Careers advice: How to get the most from your performance review

26 September 2018

Annual performance reviews help you to reflect on your past and future career. Careers Manager, Sonja Stockton, shares some advice on how to make the performance review work best for you. 

You have probably at this stage in the year either had or are about to have your Annual Review or Performance and Development Review. After reflecting on your year, you will have had a development conversation with your manager; what’s next, what are your future goals, what are your development needs?

Your development review is a pivotal point in your career year; not only about your achievements and future aspirations, it is an opportunity for you and your company to look at how engaged and motivated you are. Discussions about career progression drive employee engagement and productivity. They play a fundamental role in creating a dynamic workplace that is both rewarding to employees and employers. Engagement surveys measure and predict performance. If you are not feeling energised or engaged about your current role and career path and don’t have a career line of sight clearly signposted, it may be an opportunity for you to consider other ways to revitalise your career to gain new experience and development.

Career progression or career transgression?

The sense of moving forward in our working lives is important, it motivates and inspires us. But what are the alternatives to the established linear approach to career progression?

Deloitte has recently taken deliberate steps to change this mind-set. At one time, when an employee joined Deloitte they would start as a new graduate, become an auditor, senior auditor, manager, director and ultimately partner. Taking a sabbatical, time off to raise a family or pursue a qualification could have possibly derailed careers. Deloitte has now created a new approach to career development and progression: career lattice. Employees are supported, encouraged even, to move into lateral roles, or temporarily step down to a lesser position to allow time for other pursuits if it makes life easier at critical times. Communications between line managers and employees during development review are more open and encourage greater discussion regarding career development; a culture that values personal development and career progression will see the investment of an engaged workforce and ultimate gains in productivity.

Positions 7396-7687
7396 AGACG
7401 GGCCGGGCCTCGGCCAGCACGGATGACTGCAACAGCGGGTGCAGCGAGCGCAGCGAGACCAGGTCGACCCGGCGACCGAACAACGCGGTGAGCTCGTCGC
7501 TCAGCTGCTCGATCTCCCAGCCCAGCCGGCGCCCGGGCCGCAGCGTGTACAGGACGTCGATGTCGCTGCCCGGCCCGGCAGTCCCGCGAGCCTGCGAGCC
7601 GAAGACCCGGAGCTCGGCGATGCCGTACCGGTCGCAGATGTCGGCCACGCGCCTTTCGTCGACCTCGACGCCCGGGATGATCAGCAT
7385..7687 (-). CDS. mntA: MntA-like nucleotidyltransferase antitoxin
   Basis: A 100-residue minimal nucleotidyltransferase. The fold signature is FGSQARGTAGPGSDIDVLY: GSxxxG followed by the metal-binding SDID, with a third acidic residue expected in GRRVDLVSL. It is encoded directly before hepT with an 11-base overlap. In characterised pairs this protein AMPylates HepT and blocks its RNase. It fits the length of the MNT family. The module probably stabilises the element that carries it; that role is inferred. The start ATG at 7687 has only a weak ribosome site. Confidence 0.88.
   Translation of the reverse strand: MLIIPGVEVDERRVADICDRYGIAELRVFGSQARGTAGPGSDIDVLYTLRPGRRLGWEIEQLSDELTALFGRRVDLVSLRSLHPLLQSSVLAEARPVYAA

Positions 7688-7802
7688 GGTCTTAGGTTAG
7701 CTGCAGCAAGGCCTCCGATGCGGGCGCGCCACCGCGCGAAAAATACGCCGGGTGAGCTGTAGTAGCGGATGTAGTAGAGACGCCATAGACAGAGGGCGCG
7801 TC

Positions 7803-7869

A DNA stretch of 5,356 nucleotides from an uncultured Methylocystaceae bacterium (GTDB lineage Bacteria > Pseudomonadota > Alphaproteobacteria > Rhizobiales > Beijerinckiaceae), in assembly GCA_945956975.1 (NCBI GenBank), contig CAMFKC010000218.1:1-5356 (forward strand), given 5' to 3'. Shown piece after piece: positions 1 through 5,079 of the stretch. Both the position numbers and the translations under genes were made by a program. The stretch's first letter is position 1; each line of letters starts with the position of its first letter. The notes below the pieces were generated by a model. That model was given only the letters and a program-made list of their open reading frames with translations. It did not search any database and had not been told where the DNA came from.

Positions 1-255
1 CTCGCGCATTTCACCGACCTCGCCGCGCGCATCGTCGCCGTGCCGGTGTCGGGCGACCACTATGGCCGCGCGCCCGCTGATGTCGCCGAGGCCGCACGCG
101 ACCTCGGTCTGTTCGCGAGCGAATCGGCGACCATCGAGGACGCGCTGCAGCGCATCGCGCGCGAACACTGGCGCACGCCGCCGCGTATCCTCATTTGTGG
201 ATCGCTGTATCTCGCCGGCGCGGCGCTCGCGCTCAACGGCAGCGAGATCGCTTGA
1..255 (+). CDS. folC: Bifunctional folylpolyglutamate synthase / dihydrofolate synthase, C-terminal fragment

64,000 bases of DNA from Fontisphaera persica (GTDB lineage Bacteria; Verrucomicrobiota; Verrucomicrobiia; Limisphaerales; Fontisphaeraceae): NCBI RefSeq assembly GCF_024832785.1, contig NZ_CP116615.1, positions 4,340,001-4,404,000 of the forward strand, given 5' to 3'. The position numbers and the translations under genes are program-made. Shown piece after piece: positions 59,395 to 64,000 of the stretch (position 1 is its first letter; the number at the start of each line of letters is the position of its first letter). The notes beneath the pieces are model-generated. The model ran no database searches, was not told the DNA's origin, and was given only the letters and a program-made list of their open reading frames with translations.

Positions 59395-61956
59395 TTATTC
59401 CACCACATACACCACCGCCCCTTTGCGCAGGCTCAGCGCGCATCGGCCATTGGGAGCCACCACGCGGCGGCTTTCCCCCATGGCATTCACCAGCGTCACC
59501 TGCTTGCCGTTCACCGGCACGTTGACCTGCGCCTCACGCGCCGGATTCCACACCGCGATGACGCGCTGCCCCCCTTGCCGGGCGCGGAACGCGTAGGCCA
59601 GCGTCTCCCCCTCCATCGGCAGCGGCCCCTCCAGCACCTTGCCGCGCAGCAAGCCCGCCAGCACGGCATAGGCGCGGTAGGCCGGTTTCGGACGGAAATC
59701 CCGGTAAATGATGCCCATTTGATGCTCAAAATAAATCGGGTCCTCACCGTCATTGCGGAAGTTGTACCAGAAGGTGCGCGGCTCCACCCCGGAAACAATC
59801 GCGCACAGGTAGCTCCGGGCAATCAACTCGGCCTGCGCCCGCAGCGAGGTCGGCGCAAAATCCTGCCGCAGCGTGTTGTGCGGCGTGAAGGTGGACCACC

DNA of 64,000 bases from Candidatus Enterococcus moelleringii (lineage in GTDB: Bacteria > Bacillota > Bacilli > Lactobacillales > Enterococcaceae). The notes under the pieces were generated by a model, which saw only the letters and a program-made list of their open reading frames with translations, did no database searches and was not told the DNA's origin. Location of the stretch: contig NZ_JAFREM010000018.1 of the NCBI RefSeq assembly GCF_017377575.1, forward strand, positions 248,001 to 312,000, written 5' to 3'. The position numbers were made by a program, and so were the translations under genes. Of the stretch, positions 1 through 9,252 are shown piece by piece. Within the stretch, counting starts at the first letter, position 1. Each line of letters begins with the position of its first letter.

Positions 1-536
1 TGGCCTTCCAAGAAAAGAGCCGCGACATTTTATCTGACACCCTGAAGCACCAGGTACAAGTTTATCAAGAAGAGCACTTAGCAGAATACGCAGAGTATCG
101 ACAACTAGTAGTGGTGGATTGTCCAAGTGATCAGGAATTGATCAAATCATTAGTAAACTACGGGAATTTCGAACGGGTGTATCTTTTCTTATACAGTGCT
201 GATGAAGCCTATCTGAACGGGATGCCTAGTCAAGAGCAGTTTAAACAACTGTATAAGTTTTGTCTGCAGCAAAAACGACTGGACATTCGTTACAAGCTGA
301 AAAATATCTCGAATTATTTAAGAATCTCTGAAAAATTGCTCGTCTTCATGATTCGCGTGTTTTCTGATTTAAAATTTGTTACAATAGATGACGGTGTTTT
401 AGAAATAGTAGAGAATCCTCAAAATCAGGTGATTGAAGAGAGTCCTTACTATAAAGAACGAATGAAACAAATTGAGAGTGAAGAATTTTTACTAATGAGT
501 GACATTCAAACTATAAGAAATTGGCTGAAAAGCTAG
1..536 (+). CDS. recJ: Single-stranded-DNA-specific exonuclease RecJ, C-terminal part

Five tactics for a productive performance review

Career development reviews like those described above encourage individuals to take control of their career path and to demonstrate that they are serious about future within the organisation but for some it may still be difficult to initiate and engage in professional development conversations. Here are five tips to make yours more relevant, fulfilling and less unnerving:

  1. Time – in a busy work environment it is crucial you and your manager have sufficient time to fully address your career aspirations and progression.
  2. Prepare, prepare, prepare – reflect on your goals and key achievements, talk to colleagues, ask them what they think is a significant contribution you have made to the team as a whole, you may be surprised at what they have seen and notes about you. Remember it is the ‘how’ as well as the ‘what.’
  3. Research – if you have a career opportunity or development need in mind, research and be clear of the benefits to you and how you can add value to the organisation should you be able to take the opportunity.
  4. Develop relationships - developing good relationships with colleagues can be useful when developing your thoughts and ideas about your career progression or changes to your current role. Hearing about other people’s experience can foster development and focus your career goals and help frame your thoughts.
  5. Express a willingness to engage in learning and development opportunities – demonstrating that you are willing to engage and manage your own development will be noticed and build commitment to your future from your manager.

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